Upon what grounds this Writer flatters himself that two Bishops will read his poems, does not, from the poems themselves, appear. If the two Bishops, indeed, were Reviewers, they would then be compelled to do what must, otherwise, in all probability, be a matter of choice. So far, however, we may venture to say, that whoever reads either the American Prayer, or she Address to Religion, will not find much to censure. Art. 29. The Death of Eumenio ; a Poem. By John Fawcett, 12mo. 6 d. Leeus printed. Sold by Keith, &c. in London.

I! Mr. Fawcett's poetical talents bore any proportion to his ap. parens piery, he's rivals would be few. He might extort from Eovy herfelf that praise, which, at prelent, the most candid indulgence dares not venture to allow him. Il, as we have learnt, this is the

I S.

By ihread' bare, we do not mea to infinuate (what some poli, ticians would have us believe) that Britannia is in rags.


worthy Author's first attempt, in this species of writing, great allowapçe is to be made; and on this principle the severity of criticism is, on the present occalion, with-held. Art. 30. The Sea-Fight; an Elegiac Poem, from Henry to

Laura. Founded on an original Correspondence between the Parties, in the Year

1759. Written at Sea by Charles Shillito. 410. I s. 6d. Doulley:

However laudable it may be to devote, as Mr. Shillito has done, the leisure hours which a sea life will somsimes afford, co literary amusements; yet, with respect to the present poem, we are forry to say it is much too unfinished for publication. Art. 31. A Ride and Ialk through Stourbead; a Poem. 460,

I S. Rivington. 1780. This Writer's attempt upon the Muse of blank verse will be best explained by one of his own fimiles :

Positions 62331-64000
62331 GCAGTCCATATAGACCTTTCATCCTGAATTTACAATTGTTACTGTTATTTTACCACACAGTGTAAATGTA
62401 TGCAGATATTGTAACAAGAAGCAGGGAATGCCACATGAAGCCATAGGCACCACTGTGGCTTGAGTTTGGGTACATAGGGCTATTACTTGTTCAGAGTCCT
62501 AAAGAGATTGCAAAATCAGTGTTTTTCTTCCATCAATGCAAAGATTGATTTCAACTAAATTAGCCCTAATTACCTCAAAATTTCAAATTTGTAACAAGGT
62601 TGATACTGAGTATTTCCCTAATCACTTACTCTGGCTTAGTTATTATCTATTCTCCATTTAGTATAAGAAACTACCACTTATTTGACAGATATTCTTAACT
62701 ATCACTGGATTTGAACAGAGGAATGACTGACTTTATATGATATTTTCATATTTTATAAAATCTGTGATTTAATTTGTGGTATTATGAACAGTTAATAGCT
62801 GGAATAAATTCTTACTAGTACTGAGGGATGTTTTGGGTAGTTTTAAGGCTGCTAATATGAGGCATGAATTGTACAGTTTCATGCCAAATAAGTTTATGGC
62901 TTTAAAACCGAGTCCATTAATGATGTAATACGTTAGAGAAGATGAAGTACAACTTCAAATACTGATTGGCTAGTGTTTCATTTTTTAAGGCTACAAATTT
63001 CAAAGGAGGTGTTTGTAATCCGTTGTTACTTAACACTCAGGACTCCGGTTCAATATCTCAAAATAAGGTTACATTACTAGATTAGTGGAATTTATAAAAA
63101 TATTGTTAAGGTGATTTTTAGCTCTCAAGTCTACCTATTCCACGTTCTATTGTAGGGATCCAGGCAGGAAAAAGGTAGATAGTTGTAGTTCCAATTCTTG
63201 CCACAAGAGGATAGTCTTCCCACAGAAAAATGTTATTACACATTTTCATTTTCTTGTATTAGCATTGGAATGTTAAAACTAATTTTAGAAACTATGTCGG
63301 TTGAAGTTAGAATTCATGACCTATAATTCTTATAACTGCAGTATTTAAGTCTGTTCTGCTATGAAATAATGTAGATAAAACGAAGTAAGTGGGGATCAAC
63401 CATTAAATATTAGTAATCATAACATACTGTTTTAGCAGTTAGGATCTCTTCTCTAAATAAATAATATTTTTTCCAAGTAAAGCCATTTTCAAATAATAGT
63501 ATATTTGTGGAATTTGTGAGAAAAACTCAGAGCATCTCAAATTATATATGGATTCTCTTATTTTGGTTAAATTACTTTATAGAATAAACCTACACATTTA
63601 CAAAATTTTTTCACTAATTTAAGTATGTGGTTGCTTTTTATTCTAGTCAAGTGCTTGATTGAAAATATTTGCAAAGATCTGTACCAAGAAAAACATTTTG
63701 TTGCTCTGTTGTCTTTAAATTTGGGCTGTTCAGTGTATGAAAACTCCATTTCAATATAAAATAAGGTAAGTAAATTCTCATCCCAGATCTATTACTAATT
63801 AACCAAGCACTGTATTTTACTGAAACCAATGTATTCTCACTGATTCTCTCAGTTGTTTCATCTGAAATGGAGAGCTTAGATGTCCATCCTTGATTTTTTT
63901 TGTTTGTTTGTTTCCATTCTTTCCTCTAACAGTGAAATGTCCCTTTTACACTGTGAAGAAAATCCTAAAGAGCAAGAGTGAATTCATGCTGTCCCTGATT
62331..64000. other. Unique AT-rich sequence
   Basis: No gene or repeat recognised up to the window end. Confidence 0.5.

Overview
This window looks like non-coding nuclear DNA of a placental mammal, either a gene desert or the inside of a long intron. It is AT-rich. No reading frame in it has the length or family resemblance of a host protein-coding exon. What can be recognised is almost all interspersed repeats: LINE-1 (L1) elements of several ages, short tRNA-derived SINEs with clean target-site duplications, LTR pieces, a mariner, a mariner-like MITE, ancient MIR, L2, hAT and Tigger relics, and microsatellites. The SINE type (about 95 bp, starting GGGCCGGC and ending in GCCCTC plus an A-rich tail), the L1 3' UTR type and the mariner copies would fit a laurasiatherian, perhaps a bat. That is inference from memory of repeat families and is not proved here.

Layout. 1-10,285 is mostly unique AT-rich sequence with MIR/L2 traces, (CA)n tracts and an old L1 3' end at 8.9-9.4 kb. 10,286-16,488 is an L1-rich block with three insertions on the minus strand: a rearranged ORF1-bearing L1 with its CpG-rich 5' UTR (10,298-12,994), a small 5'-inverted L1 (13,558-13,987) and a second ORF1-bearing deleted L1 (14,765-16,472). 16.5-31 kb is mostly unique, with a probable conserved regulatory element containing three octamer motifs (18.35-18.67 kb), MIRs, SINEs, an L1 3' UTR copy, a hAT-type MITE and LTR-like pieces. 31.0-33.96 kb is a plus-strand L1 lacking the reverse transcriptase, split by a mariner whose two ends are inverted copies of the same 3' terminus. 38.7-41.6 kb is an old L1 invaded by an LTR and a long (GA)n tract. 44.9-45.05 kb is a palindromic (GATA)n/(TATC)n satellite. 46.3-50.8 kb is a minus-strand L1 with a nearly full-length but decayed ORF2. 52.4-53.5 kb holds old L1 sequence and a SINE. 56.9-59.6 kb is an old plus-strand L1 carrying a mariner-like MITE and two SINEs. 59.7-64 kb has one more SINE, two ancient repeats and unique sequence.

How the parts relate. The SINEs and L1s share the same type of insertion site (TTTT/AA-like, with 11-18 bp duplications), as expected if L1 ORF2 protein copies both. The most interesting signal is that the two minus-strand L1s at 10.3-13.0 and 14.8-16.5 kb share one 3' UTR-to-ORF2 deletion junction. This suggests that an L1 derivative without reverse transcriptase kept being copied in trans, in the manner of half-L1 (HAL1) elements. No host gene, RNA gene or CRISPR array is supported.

So has one seen cur-dog eight inches high
Attempt the lately, arduous greyhound's love.

Art. 32. Authentic Minutes of the Debate in the Irish House of

Commons, Dec. 20, 1779, on receiving the Resolutions of the British House of Commons for granting to Ireland a free Trade. To which are added, the Speeches of fome noble Lords, spoken on the fame Occation, the Day following. 8vo. 1 s. 6 d. H. Payne, &c. 1780.

It will give pleasure to the Englih reader, to observe how gratefully and handsomely the gentlemen of the Irish fenate exprefied themselves, on the conciliatory disposition manifested toward them by the British parliament.--Although these specimens of Hibernian oratory are handed to us on unknown authority, we have no sufpicion of their authenticity; and we hope they contain the true and general sense of that nation, in regard to the subject of Britan. Nia's late filterly tokens of affection.-Some of our brethren on the other side the channel may, however, have their own peculiar method of expressing their satisfaction :-like Mr. Parnell (for initance), one of the members of their House of Commons, who began his speech, on the occasion here alluded to, in the following blune and honeft terms :-" The highest compliment I can pay to the English government, is to say, that their present conduct is the reverie of their former.”

MISCELLANEOU S. Art. 33. A State of the Expedition from Canada, as laid before

the House of Commons, by Lieutenant-General Burgoyne, and verified by Evidence; with a Collection of authentic Documents, and an Addition of many Circumstances which were prevented from appearing before the House by the Prorogation of Parlia. ment. Written and collected by Himself; and dedicated to the Officers of the Army he commanded. 4to, 12 s. Boards, Al. mon, 1780.

This is a publication of very confiderable importance, abounding, as the title truiy affirms, with authentic documents,' and affording a çlear and comprehentive view of whatever relates to the General's